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In this remote cradle of civilization, a more conscientious kind of luxury can be found

In this remote cradle of civilization, a more conscientious kind of luxury can be found

Luxury travel the way we know it, with hotel staffers catering to a guest’s every whim (even the most unreasonable ones), is often deemed the penultimate escape experience. But what’s the fun in everything going your way? Travel’s best benefit is how it opens your eyes not just to the beauty of the world and the diversity of cultures, but also to how your perspective can still broaden and deepen with every novel encounter in a foreign land.

Holing up in a luxury suite is definitely an option at the Bushmans Kloof Lodge’s well-appointed accommodations, but that would be cheating yourself out of a marvelous experience.

The sun-dappled Cederberg Mountains have served as home to mankind’s oldest nation for over 120,000 years.

Nestled at the foot of the Cederberg Mountains in South Africa, this award-winning lodge and natural reservation has the 500-year-old wind-sculpted sandstone formations as a breathtaking backdrop. Their craggy surfaces go from burnt orange to golden, depending on how the sunlight falls on them. These mountains have served as home to Bushman tribes for 120,000 years—in short, home to mankind’s oldest nation whose culture came close to extinction by 1900.

By 1991, most of the land in the area had become overgrazed and neglected; fast-forward to 25 years later, and the reservation is teeming with indigenous flora and fauna.

The wilderness surrounding it is also home to indigenous flora and fauna such as fynbos and the endangered Cape Mountain Zebra, the Cape Clawless Otter, and the Clanwilliam Yellowfish. Since it falls within the Cape Floral Kingdom, the reservation was declared as a UNESCO World Heritage Site Cape Floral Kingdom in 2004. Bushmans Kloof itself is accredited by the prestigious Relais & Châteaux association and is regarded as one of the premiere eco-lodges in the world.

Fifty-five percent of the staff comes from local and surrounding communities. Because the lodge is 200 km. away from Cape Town, Bushmans Kloof has at its heart the authenticity, history, and future social, economic, cultural, environmental sustainability of the local culture. “As a priority, part of the business philosophy and operation of the property is the Bushmans Kloof family: its staff, their families, and the neighboring communities,” Suzie Thompson, vice president of marketing for the Red Carnation Hotels Collection, which manages Bushmans Kloof, shares in an exclusive interview with Garage. “Ultimately, we seek to empower local people, creating a sense of purpose through employment and career prospects.”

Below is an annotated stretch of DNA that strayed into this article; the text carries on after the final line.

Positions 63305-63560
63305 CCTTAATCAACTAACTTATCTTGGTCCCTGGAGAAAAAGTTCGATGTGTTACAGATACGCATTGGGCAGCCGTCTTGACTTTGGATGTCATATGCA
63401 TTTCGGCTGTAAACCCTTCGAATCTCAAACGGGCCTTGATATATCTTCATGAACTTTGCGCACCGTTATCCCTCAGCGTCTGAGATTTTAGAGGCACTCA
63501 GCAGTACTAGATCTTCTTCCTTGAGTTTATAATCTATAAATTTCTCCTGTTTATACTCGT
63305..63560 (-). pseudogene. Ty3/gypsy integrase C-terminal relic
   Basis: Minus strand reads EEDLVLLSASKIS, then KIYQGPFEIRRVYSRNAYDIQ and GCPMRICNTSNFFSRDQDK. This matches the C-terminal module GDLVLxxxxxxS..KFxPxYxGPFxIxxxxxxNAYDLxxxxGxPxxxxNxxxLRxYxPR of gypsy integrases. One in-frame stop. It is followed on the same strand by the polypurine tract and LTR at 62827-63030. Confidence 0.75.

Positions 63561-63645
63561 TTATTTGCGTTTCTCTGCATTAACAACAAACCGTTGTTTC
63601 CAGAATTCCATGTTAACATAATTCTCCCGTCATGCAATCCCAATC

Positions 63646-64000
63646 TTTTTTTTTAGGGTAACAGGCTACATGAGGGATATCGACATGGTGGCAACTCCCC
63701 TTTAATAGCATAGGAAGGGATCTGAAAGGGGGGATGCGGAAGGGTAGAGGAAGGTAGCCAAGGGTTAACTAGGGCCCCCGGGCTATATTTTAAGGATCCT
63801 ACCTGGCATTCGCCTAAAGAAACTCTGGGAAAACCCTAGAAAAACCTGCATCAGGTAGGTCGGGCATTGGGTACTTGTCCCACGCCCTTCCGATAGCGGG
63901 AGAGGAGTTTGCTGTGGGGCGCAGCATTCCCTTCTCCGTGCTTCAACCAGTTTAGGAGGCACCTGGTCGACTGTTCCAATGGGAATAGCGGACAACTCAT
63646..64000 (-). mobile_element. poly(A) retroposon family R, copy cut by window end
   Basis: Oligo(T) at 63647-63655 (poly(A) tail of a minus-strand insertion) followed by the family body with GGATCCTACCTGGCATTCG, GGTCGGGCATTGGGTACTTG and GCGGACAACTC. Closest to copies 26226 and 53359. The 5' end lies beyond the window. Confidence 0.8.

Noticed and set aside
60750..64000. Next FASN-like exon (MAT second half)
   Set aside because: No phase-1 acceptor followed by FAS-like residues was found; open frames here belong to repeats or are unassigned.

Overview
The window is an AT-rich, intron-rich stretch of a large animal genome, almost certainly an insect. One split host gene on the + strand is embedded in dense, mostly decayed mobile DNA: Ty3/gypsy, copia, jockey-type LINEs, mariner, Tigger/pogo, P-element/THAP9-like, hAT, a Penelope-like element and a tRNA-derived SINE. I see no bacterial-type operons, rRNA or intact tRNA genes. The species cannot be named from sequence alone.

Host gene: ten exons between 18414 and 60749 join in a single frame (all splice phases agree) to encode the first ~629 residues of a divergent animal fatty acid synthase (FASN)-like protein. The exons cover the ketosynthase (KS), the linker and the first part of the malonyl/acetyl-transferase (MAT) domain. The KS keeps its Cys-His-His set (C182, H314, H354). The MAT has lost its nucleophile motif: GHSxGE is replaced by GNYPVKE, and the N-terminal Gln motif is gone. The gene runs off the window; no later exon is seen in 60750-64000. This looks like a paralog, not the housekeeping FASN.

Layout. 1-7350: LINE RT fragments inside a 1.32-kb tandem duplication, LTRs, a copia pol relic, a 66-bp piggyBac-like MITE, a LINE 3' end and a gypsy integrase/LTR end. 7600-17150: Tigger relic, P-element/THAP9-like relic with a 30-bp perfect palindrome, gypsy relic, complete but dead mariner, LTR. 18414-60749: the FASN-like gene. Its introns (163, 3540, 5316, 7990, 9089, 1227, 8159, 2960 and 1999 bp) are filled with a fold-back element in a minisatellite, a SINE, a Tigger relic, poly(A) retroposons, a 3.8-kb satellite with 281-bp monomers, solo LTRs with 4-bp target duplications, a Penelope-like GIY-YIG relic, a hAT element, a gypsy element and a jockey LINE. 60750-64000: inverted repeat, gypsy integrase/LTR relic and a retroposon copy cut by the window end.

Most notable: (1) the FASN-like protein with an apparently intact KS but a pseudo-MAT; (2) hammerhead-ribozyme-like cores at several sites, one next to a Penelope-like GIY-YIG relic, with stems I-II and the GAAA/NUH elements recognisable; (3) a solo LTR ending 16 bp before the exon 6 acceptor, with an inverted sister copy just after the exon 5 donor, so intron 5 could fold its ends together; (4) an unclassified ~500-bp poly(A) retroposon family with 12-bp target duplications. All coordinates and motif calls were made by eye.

More than half of the Bushmans Kloof staff come from the local community, especially as the nearest town–and source of employment–is 200 km. away.

The natural wealth of resources surrounding the place was part of the vision that Bill and Mark McAdam had in 1991 when they bought the 7500 ha. of the then overgrazed and neglected land upon which the reservation now stands. Four years later, they restored the 170-year-old manor in the grounds, and in consultation with wildlife and ecology experts, began implementing a long-term veld management program.

Aside from providing employment, Bushmans Kloof also states that it supports local produce, materials, and manpower as much as possible, from the building supplies and contractor services they use to the food they serve in their restaurants, which showcase the best of South African flavors.

Dining beneath the stars

As one of the four restaurants in the Bushmans Kloof reservations, Kadoro makes the most of its surroundings’ remote and rugged beauty.

Two of their dining establishments take full advantage of the reserve’s natural beauty. Kadoro, whose name translates to “tinderbox of stories,” has an apt moniker: set in a renovated and furnished shepherd’s cottage in the heart of the reservation, its lack of electricity preserves its rustic charm, which isfurther enhanced by candlelit table settings. The lack of electronic distraction allows guests to enjoy the clear, starlit skies as they engage in conversation over local delicacies such as braaivleis (barbecues) and full-bodied soups and potjiekos (stews), with the natural sounds of wildlife as “music.”

Built on a natural sandstone amphitheater atop a cliff that overlooks a valley, Embers is lit during the evening by a roaring fire and myriad candles and lanterns.

At Embers, meanwhile, food is cooked on a braai (outdoor barbecue) as guests wait. Waiting is far from unpleasant, though, with a view of the valley provided by the restaurant’s perch atop a cliff. Aside from serving braaivleis, Embers also offers a selection of South African salads, home-baked breads, grilled Karoo lamb, traditional boerewors sausages, steaks, and chicken kebabs.

Culture nurture